What is a GREY literature review?
Grey literature is research published outside of commercial or academic publishing. Grey literature might not look like a traditional book or article. You may find it in the form of a PDF or report, for example, but the information included should still be high quality. Government reports.
What is an example of GREY literature?
About Grey Literature
Examples of grey literature include: conference abstracts, presentations, proceedings; regulatory data; unpublished trial data; government publications; reports (such as white papers, working papers, internal documentation); dissertations/theses; patents; and policies & procedures.
What is considered gray literature?
The term grey literature refers to research that is either unpublished or has been published in non-commercial form. Examples of grey literature include: government reports. policy statements and issues papers.
Why is annual report considered GREY literature?
Gray literature is a means by which government agencies and the research laboratories in private corporations can circulate any research they deem appropriate to their mission and needs – without the need to sell their publications, the way a journal has to sell subscriptions or a publishing company has to sell books.
How do I access GREY literature?
Another way to find grey literature is to identify organizations that might be publishing this type of information on topics that you’re interested in and then to search their websites—paying close attention to website sections with names like “Documents”, “Reports”, and “Library”.
How do you find gray literature?
Search for gray literature
- Find registered trials using ClinicalTrials.gov and WHO’s International Clinical Trials Registry Platform (ICTRP)
- Find dissertations using the Networked Digital Library of Theses and Dissertations (NDLTD) and Dissertations and Theses Global.
- Find conference proceedings using Embase and Scopus.
Are preprints GREY literature?
These include: research and project reports, annual or activity reports, theses, conference proceedings, preprints, working papers, newsletters, technical reports, recommendations and technical standards, patents, technical notes, data and statistics, presentations, field notes, laboratory research books, academic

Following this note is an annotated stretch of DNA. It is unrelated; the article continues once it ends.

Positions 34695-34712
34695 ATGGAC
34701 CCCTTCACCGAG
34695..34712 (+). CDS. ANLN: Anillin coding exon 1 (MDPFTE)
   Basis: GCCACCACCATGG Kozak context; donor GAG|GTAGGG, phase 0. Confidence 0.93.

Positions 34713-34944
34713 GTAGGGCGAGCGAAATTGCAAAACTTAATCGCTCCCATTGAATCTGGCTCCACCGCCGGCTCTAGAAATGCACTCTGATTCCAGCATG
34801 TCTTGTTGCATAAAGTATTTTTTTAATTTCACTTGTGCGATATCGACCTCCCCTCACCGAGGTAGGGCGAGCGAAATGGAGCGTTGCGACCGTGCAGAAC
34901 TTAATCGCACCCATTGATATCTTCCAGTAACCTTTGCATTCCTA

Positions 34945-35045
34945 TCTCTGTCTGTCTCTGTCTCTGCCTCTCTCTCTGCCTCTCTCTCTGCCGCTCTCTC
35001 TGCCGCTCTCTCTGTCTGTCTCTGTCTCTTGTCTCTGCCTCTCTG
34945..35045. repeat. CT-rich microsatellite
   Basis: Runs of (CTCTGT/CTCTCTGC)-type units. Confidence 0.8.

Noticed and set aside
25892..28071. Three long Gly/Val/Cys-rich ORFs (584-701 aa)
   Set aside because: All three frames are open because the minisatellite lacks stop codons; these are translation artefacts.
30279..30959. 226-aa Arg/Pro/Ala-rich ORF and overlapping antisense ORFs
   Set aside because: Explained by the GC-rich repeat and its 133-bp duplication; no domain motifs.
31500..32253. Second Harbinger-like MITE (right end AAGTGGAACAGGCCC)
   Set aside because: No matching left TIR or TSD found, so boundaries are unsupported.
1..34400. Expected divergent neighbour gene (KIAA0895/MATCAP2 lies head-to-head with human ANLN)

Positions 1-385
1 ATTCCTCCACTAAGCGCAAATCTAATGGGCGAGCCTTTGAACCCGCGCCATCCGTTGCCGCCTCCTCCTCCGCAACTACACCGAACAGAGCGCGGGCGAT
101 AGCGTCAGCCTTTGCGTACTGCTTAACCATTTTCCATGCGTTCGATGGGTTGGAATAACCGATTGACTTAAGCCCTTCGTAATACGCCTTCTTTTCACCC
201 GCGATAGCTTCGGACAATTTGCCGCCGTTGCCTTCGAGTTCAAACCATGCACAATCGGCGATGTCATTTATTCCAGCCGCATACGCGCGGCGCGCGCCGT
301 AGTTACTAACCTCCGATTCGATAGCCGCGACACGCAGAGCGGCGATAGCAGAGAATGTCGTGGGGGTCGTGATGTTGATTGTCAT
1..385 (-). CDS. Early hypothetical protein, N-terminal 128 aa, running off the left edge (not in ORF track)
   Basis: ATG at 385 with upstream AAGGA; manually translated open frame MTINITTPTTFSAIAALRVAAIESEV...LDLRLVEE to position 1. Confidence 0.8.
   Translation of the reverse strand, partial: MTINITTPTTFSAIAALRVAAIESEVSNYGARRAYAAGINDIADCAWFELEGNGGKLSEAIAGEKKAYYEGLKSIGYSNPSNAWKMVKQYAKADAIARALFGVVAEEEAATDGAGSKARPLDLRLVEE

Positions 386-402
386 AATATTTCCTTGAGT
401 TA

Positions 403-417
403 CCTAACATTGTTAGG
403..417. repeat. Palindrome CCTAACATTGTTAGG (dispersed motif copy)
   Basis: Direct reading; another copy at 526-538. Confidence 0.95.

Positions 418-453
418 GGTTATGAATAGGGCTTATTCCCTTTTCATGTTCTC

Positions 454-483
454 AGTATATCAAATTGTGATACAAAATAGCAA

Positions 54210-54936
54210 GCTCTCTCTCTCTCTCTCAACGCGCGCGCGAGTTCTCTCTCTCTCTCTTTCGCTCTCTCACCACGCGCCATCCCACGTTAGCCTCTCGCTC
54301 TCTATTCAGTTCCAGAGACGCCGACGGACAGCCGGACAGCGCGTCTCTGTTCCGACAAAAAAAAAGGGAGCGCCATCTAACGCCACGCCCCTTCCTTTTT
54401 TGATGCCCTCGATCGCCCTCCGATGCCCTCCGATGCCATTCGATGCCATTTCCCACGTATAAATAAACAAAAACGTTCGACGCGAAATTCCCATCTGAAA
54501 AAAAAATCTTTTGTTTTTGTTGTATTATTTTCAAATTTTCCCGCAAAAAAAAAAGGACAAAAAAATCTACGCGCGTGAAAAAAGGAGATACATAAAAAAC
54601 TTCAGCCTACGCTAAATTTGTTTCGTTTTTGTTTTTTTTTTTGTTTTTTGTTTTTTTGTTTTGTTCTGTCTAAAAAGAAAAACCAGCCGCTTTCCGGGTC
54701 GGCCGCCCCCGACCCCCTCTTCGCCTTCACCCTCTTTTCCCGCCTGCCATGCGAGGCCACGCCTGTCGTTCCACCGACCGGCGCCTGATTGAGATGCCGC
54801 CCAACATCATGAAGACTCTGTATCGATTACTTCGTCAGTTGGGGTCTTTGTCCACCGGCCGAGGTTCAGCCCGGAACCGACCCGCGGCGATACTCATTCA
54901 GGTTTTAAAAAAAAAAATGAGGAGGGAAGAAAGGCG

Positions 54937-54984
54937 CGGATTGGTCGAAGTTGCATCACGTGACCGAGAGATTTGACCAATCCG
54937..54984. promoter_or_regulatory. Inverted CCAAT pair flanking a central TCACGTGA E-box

Why is it called GREY literature?
Scientists generally place the most trust in information published in journals that use the peer-review process. These documents are all considered “grey literature.” The term grey literature comes from the uncertainty of the status of this information.
Why is GREY literature important?
Grey literature, or evidence not published in commercial publications, can make important contributions to a systematic review. Grey literature may thusly reduce publication bias, increase reviews’ comprehensiveness and timeliness and foster a balanced picture of available evidence.
Is GREY literature reliable?
Grey literature usually has not been peer reviewed, but may still be good, reliable information. It can thus be invaluable for your research. It is produced from a variety of sources, and is usually not indexed or organised, often making it difficult to locate.
Is Wikipedia GREY literature?
For the uninitiated, Wikipedia offers a very accessible definition for this field of literature: Grey literature … are materials and research produced by organizations outside of the traditional commercial or academic publishing and distribution channels.
Whats the meaning of GREY?
Grey and gray are both accepted in the English language. They refer to a color of a neutral tone between black and white, and can also be used metaphorically to convey gloom and dullness.
Is Google Scholar GREY literature?
Google Scholar (GS), a commonly used web-based academic search engine, catalogues between 2 and 100 million records of both academic and grey literature (articles not formally published by commercial academic publishers). Google Scholar collates results from across the internet and is free to use.
What is GREY data?
Gray data is metadata held in the cloud which has been generated during the course of managing or manipulating normal data. It is characteristically difficult to access and export, and, unlike other data, ownership is not clear should a customer choose to migrate from or terminate the cloud service.
Are blogs GREY literature?
About Grey Literature
Examples include annual reports, conference proceedings, technical reports, theses, white papers, and even informal communication such as blogs, emails, or social media posts.